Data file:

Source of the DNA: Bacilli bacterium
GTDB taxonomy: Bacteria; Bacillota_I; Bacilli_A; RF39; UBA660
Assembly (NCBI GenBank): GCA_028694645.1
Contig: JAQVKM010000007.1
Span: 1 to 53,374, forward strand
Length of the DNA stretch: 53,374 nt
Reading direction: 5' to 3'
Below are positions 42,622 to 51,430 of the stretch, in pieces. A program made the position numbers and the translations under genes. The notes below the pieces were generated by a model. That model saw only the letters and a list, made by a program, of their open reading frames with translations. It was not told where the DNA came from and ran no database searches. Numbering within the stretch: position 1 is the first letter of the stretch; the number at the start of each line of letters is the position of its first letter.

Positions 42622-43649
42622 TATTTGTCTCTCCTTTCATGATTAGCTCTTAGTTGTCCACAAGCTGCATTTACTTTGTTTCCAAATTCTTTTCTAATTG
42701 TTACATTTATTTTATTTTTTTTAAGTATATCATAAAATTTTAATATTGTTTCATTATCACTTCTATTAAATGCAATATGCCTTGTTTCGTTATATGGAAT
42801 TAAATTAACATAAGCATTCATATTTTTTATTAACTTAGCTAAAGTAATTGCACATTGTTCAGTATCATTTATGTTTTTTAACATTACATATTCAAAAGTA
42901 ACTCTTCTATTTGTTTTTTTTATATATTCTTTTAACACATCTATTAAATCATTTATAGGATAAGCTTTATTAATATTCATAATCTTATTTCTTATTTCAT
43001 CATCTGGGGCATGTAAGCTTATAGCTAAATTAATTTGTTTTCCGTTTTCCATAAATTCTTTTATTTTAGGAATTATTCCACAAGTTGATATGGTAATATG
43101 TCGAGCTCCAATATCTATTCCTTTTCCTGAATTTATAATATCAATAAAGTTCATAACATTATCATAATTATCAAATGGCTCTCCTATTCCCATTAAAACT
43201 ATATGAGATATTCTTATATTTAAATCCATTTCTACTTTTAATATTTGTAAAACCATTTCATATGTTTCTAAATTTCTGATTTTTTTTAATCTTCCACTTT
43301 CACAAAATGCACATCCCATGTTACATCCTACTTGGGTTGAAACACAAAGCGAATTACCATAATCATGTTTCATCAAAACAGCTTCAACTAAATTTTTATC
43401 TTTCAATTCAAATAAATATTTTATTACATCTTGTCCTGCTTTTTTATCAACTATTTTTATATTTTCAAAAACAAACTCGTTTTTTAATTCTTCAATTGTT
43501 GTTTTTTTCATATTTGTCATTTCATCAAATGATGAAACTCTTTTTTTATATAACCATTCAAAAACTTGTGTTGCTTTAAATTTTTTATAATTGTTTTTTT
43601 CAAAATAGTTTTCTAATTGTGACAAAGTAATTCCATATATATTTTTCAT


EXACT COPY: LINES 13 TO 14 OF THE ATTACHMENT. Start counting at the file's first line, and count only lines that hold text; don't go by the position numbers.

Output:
42901 ACTCTTCTATTTGTTTTTTTTATATATTCTTTTAACACATCTATTAAATCATTTATAGGATAAGCTTTATTAATATTCATAATCTTATTTCTTATTTCAT
43001 CATCTGGGGCATGTAAGCTTATAGCTAAATTAATTTGTTTTCCGTTTTCCATAAATTCTTTTATTTTAGGAATTATTCCACAAGTTGATATGGTAATATG